AIKEN COUNTY, S.C. (WJBF) – A new resource offering help for Aiken County veterans tangled-up in the legal system is close to becoming a reality.

Dwight Bradham, the Director Aiken County Veterans Affairs, says, “Veterans transition, they come off of active duty as a service member and, uh, they, they move out into the public sector. And sometimes, um, they may have difficulty in transition, and that could be due to their military experience.”

Aiken County Veterans Treatment Court helps veterans who have faced legal challenges get rehab, mentorship, and treatment.

“If it’s a minor charge, it might be something that gets taken completely off of their record,” says David Miller, the Senior Deputy Second Judicial Circuit Solicitor. “And if it’s a more serious charge, then it might be, you know, that they still have a conviction on their record, but the sentencing is deferred. It’s not gonna be open to violent offenders.”

The court’s goal is to fix the root causes of their issues, which may include substance abuse, mental health conditions like PTSD, and homelessness.

A $100,000 federal grant will be put into action.

“We’re able to screen and identify if those veterans, due to potential substance issues or mental health issues that may have occurred during their military service, can now look at, getting treatment through the VA systems,” says Bradham.

Navigating the definition of a veteran can be a complex issue. You can’t get V-A resources if you’re not honorably discharged.  There are exceptions for people injured in combat zones.

“So the very first thing we’ve already implemented in Aiken County is if an individual gets booked into the Aiken County Detention Center, they are now asked, are you now or have you ever been a member of the United States military?” Solicitor Miller explains.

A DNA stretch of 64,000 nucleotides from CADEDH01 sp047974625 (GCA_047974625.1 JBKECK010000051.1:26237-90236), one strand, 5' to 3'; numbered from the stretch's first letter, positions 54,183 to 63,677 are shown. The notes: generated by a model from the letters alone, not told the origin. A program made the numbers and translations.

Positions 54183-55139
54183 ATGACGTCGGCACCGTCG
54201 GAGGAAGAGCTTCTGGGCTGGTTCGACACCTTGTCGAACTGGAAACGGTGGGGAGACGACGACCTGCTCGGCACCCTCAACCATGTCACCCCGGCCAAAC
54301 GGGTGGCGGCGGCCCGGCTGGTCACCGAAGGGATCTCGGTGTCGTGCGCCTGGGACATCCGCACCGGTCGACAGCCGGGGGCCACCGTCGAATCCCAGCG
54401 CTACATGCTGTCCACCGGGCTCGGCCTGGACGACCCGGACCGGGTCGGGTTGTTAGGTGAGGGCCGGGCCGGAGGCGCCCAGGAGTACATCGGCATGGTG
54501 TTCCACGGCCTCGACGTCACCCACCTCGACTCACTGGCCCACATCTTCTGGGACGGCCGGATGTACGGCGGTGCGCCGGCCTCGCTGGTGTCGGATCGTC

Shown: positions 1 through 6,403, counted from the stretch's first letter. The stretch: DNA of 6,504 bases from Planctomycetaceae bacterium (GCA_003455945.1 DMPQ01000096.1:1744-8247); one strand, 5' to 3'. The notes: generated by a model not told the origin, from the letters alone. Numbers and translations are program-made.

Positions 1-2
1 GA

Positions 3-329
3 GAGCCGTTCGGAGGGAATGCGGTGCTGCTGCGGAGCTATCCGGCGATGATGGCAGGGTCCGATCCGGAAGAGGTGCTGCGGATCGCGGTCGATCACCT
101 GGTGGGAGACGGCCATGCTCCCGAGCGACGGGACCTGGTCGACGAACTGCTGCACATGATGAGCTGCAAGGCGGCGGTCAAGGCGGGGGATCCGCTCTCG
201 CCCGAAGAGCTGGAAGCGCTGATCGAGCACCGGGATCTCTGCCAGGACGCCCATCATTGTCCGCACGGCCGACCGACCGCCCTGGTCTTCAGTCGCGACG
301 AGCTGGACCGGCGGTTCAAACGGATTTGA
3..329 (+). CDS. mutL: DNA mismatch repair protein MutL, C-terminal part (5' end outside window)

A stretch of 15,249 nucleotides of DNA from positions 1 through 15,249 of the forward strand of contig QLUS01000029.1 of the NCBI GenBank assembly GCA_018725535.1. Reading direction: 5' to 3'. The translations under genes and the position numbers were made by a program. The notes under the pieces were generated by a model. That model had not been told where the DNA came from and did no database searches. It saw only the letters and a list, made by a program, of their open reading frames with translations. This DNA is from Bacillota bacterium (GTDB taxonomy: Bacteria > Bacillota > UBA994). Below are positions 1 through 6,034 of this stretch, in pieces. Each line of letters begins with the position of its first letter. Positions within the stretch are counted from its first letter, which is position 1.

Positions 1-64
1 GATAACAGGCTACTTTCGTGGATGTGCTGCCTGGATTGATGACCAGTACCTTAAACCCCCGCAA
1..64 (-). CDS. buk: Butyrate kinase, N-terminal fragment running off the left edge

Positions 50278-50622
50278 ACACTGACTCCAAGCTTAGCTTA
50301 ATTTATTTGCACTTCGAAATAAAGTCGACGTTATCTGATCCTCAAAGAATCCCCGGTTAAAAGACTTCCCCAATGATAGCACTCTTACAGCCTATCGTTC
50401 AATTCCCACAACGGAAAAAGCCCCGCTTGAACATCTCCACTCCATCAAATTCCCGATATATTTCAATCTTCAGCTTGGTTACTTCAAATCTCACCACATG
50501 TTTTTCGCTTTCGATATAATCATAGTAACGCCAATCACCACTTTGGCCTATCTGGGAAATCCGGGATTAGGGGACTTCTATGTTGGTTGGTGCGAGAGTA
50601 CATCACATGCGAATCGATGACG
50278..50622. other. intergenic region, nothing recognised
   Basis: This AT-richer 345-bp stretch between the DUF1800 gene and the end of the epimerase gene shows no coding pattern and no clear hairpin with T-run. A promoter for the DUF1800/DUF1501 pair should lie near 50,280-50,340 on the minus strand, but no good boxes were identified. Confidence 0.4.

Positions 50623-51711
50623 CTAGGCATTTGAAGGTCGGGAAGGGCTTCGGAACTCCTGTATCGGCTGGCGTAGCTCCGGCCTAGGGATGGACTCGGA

Meanwhile, the court does not aim to provide a “get out of jail free” card but rather to tackle the underlying problems that led veterans to be involved in the legal system.

“If they just won’t do what they’re supposed to do, then their case gets returned to the regular criminal justice system, and they can be prosecuted like any other defendant would,” says Miller

“Programs can last anywhere from a minimum of 10 to 14 weeks. It can go up to 18, 20 weeks Again, it’s gonna be the individual themselves, how they’re doing on the program, their willingness to you know, to be supportive of the program, to accept the program and use it,” says Bradham.

Leaders are working to identify eligible veterans and will start the program immediately.

The program is being run through the Second Circuit Solicitor’s office, which includes Barnwell and Bamberg. So, they are looking for vets in those areas, too.